Audience expectations in a digital world – and what they mean for Ofcom
Ofcom has today published our research into audiences’ expectations in a digital world, which provides an insight into how people feel about what they see and hear on TV and radio, and how they think it should be regulated by us.
Tony Close, Ofcom's Director of Content Standards, comments on the findings and how they help to inform our work.
People in the UK are passionate about what they see and hear on TV, radio and on-demand. And thanks to social media, debates about programmes today are more animated and immediate than ever.
Word spreads quickly about ‘must-watch’ shows that engage and inspire people; those that typify British culture and bring the nation together; and those that move us to tears. But equally, viewers and listeners know when broadcasters get it wrong or fall short of the standards they expect.
A crucial part of our job at Ofcom is to listen to these views and act on them wherever necessary. Last year, that meant assessing around 28,000 complaints and reviewing almost 7,000 hours of programmes.
But complaints figures are only part of the picture. It’s important that, from time to time, we carry out extra research to really understand viewers’ and listeners’ concerns, needs and priorities. This helps us to ensure our broadcasting rules remain effective and up to date.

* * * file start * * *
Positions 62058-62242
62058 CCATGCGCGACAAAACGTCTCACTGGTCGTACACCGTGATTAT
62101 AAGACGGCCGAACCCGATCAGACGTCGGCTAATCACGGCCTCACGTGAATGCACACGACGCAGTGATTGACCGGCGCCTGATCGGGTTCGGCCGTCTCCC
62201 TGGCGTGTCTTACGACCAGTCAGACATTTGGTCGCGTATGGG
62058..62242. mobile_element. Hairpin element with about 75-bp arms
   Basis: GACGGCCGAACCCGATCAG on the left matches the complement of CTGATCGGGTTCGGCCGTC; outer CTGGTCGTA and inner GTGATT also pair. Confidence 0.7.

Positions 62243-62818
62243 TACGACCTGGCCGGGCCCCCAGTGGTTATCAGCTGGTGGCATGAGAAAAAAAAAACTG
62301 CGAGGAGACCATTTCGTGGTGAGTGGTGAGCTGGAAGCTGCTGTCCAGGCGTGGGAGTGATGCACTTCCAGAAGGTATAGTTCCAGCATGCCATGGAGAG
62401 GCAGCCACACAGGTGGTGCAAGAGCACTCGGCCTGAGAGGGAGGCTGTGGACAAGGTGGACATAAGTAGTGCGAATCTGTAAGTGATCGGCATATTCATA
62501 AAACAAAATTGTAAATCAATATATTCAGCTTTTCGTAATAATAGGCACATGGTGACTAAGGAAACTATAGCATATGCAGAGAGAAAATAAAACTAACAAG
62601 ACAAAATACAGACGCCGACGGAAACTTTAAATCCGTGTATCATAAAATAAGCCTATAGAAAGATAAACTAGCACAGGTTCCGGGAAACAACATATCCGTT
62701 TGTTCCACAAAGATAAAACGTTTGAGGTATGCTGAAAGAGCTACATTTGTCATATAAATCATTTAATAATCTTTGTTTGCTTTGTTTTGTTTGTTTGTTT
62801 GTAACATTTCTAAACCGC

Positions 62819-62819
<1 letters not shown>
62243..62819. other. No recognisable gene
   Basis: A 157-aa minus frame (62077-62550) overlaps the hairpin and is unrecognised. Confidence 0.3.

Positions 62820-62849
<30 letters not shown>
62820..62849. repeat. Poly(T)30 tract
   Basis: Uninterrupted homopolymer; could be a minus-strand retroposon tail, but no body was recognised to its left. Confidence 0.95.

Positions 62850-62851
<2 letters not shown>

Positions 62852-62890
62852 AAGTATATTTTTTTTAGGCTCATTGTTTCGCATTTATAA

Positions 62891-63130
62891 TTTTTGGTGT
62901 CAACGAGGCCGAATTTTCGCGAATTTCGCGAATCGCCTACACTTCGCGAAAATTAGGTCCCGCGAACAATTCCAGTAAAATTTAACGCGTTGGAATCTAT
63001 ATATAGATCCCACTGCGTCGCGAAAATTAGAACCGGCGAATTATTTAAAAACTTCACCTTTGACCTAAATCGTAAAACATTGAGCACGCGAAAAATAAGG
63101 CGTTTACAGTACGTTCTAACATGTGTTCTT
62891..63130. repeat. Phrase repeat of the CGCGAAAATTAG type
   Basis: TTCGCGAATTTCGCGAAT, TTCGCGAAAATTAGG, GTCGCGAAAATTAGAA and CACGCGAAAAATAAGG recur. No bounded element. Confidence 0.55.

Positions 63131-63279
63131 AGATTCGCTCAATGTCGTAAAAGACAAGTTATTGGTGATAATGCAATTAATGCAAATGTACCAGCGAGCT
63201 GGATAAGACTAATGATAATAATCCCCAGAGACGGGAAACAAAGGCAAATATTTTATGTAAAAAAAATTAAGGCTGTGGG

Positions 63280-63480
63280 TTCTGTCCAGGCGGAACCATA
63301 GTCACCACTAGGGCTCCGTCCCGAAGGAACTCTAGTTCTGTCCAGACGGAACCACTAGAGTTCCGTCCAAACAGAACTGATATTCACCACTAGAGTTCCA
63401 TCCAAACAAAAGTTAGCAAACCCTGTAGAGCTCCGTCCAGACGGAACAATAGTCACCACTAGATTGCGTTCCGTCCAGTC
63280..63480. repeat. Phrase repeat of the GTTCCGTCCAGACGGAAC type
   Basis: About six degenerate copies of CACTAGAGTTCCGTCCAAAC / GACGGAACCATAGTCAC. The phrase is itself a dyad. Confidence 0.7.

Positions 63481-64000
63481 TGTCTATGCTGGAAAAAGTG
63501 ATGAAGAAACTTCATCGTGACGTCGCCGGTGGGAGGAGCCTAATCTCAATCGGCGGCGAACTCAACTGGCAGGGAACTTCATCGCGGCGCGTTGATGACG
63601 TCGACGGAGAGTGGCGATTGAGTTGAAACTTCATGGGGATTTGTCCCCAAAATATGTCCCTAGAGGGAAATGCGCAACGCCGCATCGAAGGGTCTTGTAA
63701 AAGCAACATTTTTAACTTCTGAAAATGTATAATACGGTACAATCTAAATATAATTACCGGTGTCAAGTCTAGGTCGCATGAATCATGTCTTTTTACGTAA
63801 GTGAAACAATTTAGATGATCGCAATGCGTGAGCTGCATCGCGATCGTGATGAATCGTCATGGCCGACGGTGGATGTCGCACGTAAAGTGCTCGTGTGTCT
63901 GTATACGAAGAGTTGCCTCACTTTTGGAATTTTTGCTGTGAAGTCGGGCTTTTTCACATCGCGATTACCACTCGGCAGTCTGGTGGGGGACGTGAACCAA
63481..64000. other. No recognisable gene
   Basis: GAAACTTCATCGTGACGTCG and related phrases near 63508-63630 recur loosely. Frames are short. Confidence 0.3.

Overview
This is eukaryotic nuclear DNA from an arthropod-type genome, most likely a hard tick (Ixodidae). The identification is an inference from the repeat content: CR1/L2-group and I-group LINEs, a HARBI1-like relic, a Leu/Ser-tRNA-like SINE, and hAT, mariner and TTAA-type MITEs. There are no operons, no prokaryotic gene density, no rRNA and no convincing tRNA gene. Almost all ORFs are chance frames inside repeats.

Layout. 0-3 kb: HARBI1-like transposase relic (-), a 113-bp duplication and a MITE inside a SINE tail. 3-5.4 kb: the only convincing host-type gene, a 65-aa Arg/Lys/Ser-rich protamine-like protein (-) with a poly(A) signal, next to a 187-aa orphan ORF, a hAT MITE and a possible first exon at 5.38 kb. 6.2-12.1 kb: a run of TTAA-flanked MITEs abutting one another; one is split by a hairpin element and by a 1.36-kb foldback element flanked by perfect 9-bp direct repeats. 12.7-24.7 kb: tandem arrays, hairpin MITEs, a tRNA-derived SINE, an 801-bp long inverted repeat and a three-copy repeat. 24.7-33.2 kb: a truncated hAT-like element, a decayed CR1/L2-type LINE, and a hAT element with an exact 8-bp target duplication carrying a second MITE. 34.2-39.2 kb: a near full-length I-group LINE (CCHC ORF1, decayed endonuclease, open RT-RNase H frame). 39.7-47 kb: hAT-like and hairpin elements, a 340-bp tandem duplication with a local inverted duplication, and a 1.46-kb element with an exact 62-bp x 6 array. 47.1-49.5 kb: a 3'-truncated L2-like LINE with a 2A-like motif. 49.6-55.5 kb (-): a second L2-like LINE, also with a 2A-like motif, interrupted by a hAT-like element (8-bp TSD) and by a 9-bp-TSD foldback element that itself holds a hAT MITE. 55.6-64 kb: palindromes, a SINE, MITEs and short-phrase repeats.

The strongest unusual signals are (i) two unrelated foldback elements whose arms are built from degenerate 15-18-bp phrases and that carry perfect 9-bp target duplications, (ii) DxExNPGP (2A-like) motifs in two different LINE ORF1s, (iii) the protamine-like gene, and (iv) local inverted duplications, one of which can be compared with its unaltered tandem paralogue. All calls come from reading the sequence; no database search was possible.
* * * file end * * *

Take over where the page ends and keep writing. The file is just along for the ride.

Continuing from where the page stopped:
We know that audiences’ tastes, attitudes and preferences change over time. And we’ve seen significant shifts in social norms that have changed the kind of content they’re choosing to watch.
A dating show entirely premised on full frontal nudity, even post-watershed, was once unthinkable. Nasty Nick’s dastardly deeds in the first series of Big Brother, which offended many in 2000, would seem less remarkable now after two more decades of reality TV. And racial stereotypes that were a feature of some comedy shows in the 70s and 80s are unacceptable to modern audiences and society.
The people who took part in the research overwhelmingly agreed that rules protecting children from unsuitable content remain essential. And they also felt that tougher rules should be applied to online content. There was a clear call for action to be prioritised against content that incites crime or hatred, or discriminates against groups or individuals, over other offensive content such as nudity or swearing.
Our job is to listen to those concerns, and balance people’s right of protection against their right to receive a range of information and ideas, and of course broadcasters’ right to freedom of expression. We want to make sure that we’re doing the best job we can in upholding standards on TV, radio and on-demand services.
And the research offers an important window into the hearts and minds of modern-day audiences. This will help inform how we apply and enforce our broadcasting rules on their behalf.